THE Queensland Government’s inquiry into aged care, end-of-life and palliative care issues and voluntary assisted dying (VAD) provides an opportunity to explore care provision preferences with stakeholder groups.
Two essential voices in this conversation belong to our Aboriginal people and Torres Strait Islander people.
These people – my people – have not only survived but also flourished in harsh environmental conditions over countless millennia, yet today consistently display health and wellness outcomes at levels below our non-Indigenous counterparts on every indicator scale.
As we find ourselves in the space of considering how our Aboriginal and Torres Strait Islander people view these life-limiting treatments, particularly VAD, let us firstly acknowledge that as Indigenous people, our diversity in relation to connection to country and cultural and family knowledge is extensive.
It would therefore be inappropriate to attempt to present a “one size fits all” perspective to the thinking of our people however a logical starting point to an understanding of death and dying would be a parallel examination of views of life and living.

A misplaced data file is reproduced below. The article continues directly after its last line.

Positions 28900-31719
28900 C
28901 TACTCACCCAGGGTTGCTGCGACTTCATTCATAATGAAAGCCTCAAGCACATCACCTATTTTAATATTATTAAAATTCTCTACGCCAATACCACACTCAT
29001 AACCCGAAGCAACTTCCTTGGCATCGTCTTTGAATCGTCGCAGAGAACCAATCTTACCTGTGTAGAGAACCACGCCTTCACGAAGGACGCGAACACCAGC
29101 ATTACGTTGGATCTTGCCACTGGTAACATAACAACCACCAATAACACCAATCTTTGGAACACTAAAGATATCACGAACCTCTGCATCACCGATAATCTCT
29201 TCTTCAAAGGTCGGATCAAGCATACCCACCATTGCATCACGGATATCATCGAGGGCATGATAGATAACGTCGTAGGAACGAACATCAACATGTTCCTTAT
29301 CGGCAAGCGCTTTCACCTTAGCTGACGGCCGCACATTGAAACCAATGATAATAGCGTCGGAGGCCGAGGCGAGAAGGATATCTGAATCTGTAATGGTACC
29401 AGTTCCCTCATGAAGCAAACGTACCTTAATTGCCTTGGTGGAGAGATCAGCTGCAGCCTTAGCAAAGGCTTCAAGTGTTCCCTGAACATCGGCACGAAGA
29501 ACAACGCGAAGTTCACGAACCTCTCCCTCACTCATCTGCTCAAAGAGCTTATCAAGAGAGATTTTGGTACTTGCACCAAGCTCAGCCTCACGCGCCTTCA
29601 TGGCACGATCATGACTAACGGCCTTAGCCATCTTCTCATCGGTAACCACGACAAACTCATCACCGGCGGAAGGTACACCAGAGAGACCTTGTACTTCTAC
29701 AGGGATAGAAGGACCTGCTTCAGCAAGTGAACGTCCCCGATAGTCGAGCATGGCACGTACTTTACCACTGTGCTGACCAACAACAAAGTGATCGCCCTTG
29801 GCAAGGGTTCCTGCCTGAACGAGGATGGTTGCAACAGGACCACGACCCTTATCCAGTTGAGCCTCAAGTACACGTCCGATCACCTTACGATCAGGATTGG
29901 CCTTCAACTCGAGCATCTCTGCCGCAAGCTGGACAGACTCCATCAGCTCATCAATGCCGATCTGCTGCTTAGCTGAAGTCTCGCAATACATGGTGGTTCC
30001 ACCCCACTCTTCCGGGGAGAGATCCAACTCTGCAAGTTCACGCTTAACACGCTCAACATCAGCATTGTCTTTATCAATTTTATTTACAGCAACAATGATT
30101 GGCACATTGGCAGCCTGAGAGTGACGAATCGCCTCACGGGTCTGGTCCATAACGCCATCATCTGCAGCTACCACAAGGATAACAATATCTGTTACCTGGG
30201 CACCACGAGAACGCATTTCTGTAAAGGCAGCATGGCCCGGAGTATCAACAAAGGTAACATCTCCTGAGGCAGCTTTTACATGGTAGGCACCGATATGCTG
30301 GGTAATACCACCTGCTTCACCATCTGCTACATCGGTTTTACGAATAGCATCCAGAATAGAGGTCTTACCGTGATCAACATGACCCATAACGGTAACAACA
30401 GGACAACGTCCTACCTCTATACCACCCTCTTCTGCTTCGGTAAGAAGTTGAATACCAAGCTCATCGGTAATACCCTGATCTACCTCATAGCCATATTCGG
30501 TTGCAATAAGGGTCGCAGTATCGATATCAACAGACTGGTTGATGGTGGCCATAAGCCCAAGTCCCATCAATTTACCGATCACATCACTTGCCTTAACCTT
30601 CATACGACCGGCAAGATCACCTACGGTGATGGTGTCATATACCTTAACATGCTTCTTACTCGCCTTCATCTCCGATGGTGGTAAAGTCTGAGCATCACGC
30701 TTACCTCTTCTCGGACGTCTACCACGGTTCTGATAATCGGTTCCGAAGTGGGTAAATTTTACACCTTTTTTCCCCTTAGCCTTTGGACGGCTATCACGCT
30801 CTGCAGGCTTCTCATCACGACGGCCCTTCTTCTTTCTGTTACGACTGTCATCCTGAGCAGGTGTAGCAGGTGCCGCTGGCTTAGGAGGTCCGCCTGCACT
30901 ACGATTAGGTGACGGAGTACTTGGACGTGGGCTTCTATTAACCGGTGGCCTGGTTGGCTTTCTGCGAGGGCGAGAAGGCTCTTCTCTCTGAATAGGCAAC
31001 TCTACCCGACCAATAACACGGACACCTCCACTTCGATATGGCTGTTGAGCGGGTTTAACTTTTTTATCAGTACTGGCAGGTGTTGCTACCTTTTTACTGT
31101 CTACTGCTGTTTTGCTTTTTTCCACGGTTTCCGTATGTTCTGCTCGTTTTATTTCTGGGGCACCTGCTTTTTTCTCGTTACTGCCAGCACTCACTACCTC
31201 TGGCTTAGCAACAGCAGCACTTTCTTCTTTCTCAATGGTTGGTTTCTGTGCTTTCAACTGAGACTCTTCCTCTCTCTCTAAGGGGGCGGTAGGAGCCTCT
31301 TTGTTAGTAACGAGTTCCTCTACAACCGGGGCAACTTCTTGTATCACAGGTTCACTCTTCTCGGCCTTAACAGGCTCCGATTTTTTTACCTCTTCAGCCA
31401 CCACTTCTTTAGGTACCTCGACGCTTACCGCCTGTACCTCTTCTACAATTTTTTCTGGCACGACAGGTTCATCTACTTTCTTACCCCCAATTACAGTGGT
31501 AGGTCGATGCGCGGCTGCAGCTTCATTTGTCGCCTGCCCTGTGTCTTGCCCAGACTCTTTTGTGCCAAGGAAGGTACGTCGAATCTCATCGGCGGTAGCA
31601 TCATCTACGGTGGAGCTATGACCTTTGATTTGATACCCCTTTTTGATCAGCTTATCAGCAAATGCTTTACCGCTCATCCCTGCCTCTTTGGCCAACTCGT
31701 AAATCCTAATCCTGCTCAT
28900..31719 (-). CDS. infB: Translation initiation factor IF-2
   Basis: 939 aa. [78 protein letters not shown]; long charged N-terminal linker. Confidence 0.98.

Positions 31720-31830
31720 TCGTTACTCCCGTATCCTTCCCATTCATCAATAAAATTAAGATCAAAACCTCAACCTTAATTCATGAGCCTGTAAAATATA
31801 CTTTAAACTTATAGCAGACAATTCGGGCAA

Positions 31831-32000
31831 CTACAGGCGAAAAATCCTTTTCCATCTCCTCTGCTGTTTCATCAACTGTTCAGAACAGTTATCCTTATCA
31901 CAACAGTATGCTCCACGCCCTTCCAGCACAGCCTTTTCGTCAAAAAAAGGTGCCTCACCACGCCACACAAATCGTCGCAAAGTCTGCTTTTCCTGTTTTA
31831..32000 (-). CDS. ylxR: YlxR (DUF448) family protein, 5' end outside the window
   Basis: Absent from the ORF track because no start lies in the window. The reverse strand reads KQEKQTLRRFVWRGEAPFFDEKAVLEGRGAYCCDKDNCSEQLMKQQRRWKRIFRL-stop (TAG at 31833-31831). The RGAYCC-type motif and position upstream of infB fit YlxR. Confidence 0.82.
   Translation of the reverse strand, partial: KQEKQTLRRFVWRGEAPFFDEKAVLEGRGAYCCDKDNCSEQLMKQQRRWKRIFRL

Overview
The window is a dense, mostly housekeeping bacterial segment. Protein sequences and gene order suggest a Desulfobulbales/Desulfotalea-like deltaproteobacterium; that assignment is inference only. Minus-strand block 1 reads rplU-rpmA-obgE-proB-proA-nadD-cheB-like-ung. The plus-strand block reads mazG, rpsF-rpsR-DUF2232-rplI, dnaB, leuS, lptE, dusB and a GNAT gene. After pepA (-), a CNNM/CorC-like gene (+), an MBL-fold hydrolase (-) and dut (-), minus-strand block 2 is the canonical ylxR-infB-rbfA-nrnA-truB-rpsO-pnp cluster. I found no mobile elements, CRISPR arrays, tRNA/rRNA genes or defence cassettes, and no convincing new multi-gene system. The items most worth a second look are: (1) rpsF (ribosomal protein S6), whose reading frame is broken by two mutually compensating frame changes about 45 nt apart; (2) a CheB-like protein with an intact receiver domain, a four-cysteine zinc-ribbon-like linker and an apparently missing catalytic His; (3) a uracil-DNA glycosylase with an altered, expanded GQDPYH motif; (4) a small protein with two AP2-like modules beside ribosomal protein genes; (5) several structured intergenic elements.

Dreaming Stories and Torres Strait Islander creation legends are revered for their power – not merely as ethereal, imaginative tales of action and consequence, but as timeless, value-laden and complex repositories of lore and cultural mores for both individuals and communities.
The theme of “Transformation” underpins many of these stories, with key characters often undergoing metamorphosis and transcending as they progress on their life and spiritual paths.
Stagnation for creatures and the physical environment in these ancient stories (and their modern interpretations) herald periods of tension leading to new learning and possibilities for growth and empowerment.
The acceptance of the gamut of human experience and emotion was therefore highlighted as an integral part of the journey of life.
These stories consistently demonstrated that our traditional peoples of land and sea honoured, accepted and revered life at every stage and during every challenge and triumph of living alike.
Circumstances were rarely hidden or deemed “too difficult” to face, even in the direst of circumstances, and the physical and spiritual dimensions of creation sought harmonious co-existence.